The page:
Yeyo Belafonte



The Celestics - 173 (Feat. Waldo) (Pipo Version)

The Celestics (Kaytranada & his brother Louie P) have teamed up with youngin Waldo and Mortal Kombat murked one of Kay’s heaviest productions to date in a surprisingly boastful yet astoundingly impressive and convincing way.  A little jarring horn at first, a little slow and potentially unmemorable build, but the hit removes all doubts of trap kingship and blows the trio further past their bigger contemporaries like Migos, Quan, and Young Thug.

Kaytranada, Waldo, The Celestics, GoldLink, Sango, Tom Misch, Jeremih, Evian Christ, Stwo, Ta-ku, Azizi Gibson, ESTA., LAKIM, Mr. Carmack, HW&W, and Soulection are really on something here

Flying Lotus - Never Catch Me (Feat. Kendrick Lamar)

New FlyLo goes in on the jazz tip.  Didn’t know if K Dot would work well with Fly but this bests the Herbie Hancock feature he released by continents. With all he’s done to hype You’re Dead and the new Captain Murphy, from the Death Grips meets Alex Grey album artwork to the Origins video to the Cosplay single to the You’re Dead Teaser, this is looking like a big year for him.  Maybe bigger than Cosmogramma.  If you haven’t grabbed a ticket for one of his shows now is the time, psychonauts!

Hazy days (daze) mix for those moments of mystified serenity in the deep cut caves

Alvvays / Adult Diversion

KNX / kerfew (777)

GodsConnect.  KNX.  Kerfew.  Soul.  On it.  Always.

“You can love someone so much… But you can never love people as much as you can miss them.”
-John Green from his novel An Abundance of Katherines

The Sad Demise of Nancy Lee, One of Britain’s Ketamine Casualtiesby Max Daly (VICE)"Cocaine, MDMA, mephedrone, and LSD can end up damaging people and some can become addictive, but it appears none of these drugs has the ability to wreck the body or leave users mentally marooned in the way that ketamine does. Rather than being a window into the soul, for some ketamine has turned into a way of mollifying pain or getting through the day" -Max Daly"If I didn’t commit myself 40 hours a week to my job I would be on it all the time, or struggling with myself not to be. Even though I’m ‘clean,’ this is only by default, from changing my social groups and prioritizing life, love, and work over ketamine. If you put the stuff in front of me now I’d still do it. It’s more powerful than I ever anticipated" -Laura, call-center manager from BristolKetamine is that crazy wobbly-leg drug. The wacky-student drug, the post-club chill-out aid, the new-gen LSD that gives users the power to become—according to 1970s K-hole explorer and dolphin whisperer John C. Lilly—“peeping toms at the keyhole of eternity.” But its reputation as a popular recreational drug, since filtering into the mainstream via the gay-clubbing and free-party scenes in the 2000s, does not tell the whole story of what’s going on in modern British K-land.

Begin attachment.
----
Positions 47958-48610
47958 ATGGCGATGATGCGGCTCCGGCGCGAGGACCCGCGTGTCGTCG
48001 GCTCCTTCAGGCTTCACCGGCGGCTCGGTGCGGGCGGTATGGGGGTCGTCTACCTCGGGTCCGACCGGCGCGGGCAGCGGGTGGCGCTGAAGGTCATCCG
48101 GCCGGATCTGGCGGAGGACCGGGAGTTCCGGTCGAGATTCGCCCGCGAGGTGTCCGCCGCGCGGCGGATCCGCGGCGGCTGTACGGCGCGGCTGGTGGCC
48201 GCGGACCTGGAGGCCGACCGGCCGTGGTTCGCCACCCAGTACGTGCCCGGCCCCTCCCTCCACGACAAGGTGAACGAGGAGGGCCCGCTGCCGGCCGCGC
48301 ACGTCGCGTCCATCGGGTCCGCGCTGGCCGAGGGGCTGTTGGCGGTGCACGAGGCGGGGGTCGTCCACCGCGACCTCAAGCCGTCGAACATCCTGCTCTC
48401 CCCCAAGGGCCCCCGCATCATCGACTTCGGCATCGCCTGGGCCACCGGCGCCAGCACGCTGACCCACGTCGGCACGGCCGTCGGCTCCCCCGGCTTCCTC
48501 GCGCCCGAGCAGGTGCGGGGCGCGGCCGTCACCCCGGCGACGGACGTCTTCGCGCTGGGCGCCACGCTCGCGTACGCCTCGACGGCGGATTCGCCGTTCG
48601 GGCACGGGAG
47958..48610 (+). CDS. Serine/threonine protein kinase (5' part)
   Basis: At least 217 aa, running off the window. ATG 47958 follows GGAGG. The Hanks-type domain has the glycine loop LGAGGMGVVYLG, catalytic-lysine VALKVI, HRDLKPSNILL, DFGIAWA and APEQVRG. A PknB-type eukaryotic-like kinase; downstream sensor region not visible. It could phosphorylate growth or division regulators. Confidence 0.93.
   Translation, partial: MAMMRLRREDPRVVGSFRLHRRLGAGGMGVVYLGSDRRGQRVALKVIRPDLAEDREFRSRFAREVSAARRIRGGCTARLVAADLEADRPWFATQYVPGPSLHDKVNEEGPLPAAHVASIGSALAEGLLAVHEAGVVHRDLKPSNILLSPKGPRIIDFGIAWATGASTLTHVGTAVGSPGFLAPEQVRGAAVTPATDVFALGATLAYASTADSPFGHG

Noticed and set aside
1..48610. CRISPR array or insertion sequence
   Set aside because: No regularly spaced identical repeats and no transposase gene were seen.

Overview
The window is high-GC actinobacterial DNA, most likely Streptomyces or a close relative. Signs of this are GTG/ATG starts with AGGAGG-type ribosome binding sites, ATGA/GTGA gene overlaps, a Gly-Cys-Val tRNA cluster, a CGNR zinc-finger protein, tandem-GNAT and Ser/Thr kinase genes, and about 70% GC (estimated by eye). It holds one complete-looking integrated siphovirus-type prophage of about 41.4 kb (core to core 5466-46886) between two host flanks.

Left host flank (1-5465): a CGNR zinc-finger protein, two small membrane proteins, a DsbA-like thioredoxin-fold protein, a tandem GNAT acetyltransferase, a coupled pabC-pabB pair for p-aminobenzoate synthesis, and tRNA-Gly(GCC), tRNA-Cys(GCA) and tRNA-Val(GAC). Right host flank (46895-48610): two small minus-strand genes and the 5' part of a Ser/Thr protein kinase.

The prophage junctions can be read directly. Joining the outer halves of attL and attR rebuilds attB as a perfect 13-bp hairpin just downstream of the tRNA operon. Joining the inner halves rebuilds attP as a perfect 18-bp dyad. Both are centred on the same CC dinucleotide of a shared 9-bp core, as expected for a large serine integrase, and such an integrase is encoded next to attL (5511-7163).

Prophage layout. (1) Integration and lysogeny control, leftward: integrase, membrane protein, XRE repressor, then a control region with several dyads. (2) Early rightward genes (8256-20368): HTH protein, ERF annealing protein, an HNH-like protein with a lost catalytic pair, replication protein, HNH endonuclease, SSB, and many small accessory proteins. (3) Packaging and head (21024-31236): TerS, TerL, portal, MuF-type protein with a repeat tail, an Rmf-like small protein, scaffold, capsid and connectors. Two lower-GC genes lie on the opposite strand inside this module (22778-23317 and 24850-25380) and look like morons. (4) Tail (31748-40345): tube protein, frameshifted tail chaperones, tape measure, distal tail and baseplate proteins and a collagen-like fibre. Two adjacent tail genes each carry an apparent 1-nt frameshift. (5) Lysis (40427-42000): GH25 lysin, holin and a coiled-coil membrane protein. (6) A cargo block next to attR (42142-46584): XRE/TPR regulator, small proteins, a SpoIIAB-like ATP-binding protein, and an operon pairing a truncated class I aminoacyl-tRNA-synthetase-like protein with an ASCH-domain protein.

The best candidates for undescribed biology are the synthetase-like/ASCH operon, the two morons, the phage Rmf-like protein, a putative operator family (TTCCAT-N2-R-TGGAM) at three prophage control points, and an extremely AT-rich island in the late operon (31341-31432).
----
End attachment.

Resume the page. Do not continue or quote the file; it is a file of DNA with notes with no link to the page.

Apart from a brief paragraph in the Brighton Argus’s obituary column, Nancy Lee’s drug death went unreported. There was no shock factor: She hadn’t collapsed in public from a toxic reaction to a pill or a line of powder in a club. Instead, at the age of 23, Nancy had died slowly over seven years, her body trashed by a steady diet of ketamine.